When I was small and came back from school smarting from some insult, my father used to say to me “sticks and stones may break your bones, but names can never hurt you” and I used to think “well not always, words can have a real effect”.
I’ve been reminded of this by the coverage in the London-based media of the rise of the Scottish Natonal Party in the polls ahead of the UK general election in May.
This week for instance, former Scottish First Minister and SNP leader, Alex Salmond, caused quite a stir telling the New Statesman magazine he would prevent a Conservative minority government taking power if his party held the balance of MPs after the election and support a Labour minority administration instead.
The SNP has already been attracting more attention than usual in the run up to a UK general election because, if opinion polls are correct, the party is on course to be the third largest party at Westminster with as many as 40 to 50 seats.
Add to this that despite losing last September’s referendum on Scottish independence when 55 % voted to stay in the Union, the SNP has also attracted thousands of new members topping 100,000 in an a country with a population of 5 million and outstripping the Liberal Democrats to become the third largest party in the whole of the UK.
Mr Salmond’s comments were partly intended to tweak Labour’s tail and counter the argument it has been making in Scotland where it has been trying to stave off a nationalist landslide by telling voters it is the largest party which gets to form the government after an election – which may be what usually happens but is not constitutionally pre-ordained, as Labour itself demonstrated after the 2010 election when it initially sought to hang on to power in a coalition despite coming second to the Conservatives.
In the English-based media, Mr Salmond’s comments have been condemned as anti-democratic. If after the election the SNP is indeed the arbiter of who gets to form a government – the argument goes – this could result in Scottish voters imposing a government on the rest of the UK which it didn’t vote for.
The Conservative Party is also trying to play on this with a poster of a giant Mr Salmond with a tiny Ed Miliband in his pocket.
Putting aside these same commentators – and the Conservative Party – did not seem to object on the occasions since 1979 when Scottish voters got a government in London they didn’t vote for, the idea it is undemocratic for voters in one part of the UK to freely cast their ballots for the party of their choice risks suggesting those voters are somehow second class.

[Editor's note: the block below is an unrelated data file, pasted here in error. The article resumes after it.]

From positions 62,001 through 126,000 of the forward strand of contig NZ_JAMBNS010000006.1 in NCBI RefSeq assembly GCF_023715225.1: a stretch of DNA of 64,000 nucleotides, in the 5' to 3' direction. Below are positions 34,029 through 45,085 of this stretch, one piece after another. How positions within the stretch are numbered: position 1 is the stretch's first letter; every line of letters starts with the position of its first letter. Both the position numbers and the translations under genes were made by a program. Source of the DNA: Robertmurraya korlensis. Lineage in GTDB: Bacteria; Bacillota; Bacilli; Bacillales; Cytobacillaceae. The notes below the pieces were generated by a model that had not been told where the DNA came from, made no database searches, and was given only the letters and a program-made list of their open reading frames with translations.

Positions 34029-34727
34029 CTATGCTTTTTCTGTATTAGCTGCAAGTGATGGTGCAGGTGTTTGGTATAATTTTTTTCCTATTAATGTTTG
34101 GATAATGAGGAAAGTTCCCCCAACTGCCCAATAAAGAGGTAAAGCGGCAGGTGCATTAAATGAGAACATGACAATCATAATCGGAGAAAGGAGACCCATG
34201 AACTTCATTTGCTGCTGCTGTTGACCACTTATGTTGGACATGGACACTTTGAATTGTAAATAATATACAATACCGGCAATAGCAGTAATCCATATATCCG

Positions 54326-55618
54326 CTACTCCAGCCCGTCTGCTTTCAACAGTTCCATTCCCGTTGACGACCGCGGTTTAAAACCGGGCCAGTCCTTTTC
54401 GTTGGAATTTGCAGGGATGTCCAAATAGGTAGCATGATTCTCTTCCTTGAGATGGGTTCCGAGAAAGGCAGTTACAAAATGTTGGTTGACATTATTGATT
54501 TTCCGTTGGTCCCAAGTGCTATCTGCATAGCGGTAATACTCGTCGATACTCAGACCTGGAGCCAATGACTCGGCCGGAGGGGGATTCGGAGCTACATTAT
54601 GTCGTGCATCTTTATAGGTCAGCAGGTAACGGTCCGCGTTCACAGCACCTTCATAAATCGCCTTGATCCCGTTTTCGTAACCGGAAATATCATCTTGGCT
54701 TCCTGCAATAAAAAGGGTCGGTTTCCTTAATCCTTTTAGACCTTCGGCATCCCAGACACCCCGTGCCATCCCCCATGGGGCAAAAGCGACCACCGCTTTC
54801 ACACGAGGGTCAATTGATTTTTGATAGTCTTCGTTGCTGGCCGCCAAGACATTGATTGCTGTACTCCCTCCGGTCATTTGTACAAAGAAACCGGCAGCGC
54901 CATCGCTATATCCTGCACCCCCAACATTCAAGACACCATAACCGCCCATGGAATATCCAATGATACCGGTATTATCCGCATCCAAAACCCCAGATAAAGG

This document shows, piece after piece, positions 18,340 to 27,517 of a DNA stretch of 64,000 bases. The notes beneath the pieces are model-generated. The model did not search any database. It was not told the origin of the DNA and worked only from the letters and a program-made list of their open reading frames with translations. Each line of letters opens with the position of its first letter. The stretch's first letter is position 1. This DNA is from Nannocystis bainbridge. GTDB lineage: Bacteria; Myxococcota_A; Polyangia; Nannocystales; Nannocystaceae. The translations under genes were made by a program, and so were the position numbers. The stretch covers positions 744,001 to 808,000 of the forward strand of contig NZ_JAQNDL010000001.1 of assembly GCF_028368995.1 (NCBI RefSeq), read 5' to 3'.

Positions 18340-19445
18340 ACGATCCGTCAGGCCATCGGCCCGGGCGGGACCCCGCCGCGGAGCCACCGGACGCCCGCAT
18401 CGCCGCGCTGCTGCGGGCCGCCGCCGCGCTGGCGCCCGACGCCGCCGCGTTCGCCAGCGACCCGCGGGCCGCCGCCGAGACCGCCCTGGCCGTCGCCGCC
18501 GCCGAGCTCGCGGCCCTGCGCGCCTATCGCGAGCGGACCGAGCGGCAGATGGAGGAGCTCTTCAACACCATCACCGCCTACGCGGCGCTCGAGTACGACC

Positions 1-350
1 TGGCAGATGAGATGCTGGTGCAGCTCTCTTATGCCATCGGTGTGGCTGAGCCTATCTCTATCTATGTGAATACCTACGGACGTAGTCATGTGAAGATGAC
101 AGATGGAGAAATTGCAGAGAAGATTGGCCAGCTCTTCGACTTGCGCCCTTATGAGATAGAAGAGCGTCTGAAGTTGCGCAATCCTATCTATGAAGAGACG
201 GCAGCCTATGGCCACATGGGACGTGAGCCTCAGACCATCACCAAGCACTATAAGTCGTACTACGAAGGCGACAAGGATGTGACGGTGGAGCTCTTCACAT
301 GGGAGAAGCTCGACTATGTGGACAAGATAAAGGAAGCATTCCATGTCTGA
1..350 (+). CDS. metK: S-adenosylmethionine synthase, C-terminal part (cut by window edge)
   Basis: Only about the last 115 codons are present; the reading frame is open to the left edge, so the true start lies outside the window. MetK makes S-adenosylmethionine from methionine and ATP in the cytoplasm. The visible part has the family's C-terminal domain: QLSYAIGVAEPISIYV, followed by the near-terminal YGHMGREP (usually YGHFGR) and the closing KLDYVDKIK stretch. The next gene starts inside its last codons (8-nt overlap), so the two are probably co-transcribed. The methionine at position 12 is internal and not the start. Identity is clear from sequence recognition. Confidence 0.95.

Scots, like the independence supporting Proclaimers, lamented in vain in the 1980s about “what to do you do when democracy fails you” .
The problem is the tone of much of this commentary has become increasingly hostile and insulting.
Even the liberal Guardian’s Steve Bell – well known for his hard-hitting cartoons – has portrayed Mr Salmond and SNP leader, Nicola Sturgeon, in ways many found hard to imagine him doing if they were Jewish or black, rather than white Scots.
Notably, one of the better pieces on Mr Salmond’s gambit by the former Times Editor, Simon Jenkins, couldn’t resist portraying Scotland as living off English “subventions and subsidies” which is a strongly contested argument that appeals to English prejudices and ignores that Scotland’s contribution to UK GDP is roughly equal to its contribution to taxes, not to mention the benefit the whole of the UK has derived from North Sea oil and gas revenues over the past few decades.
Towards the end of the Scottish referendum campaign when it appeared the opinion polls were closing, London-based commentators and politicians were telling Scottish voters how much they valued their contribution to the Union, but last September now feels a long time ago.
Whatever the outcome of May’s election, the SNP is clearly popular at the moment in Scotland and the increasingly vituperative tone of the campaign and commentary in England over the way Scots might vote could provoke a backlash fuelling support for the SNP – and independence – and risking the end of the Union these commentators and politicians say they hold dear.
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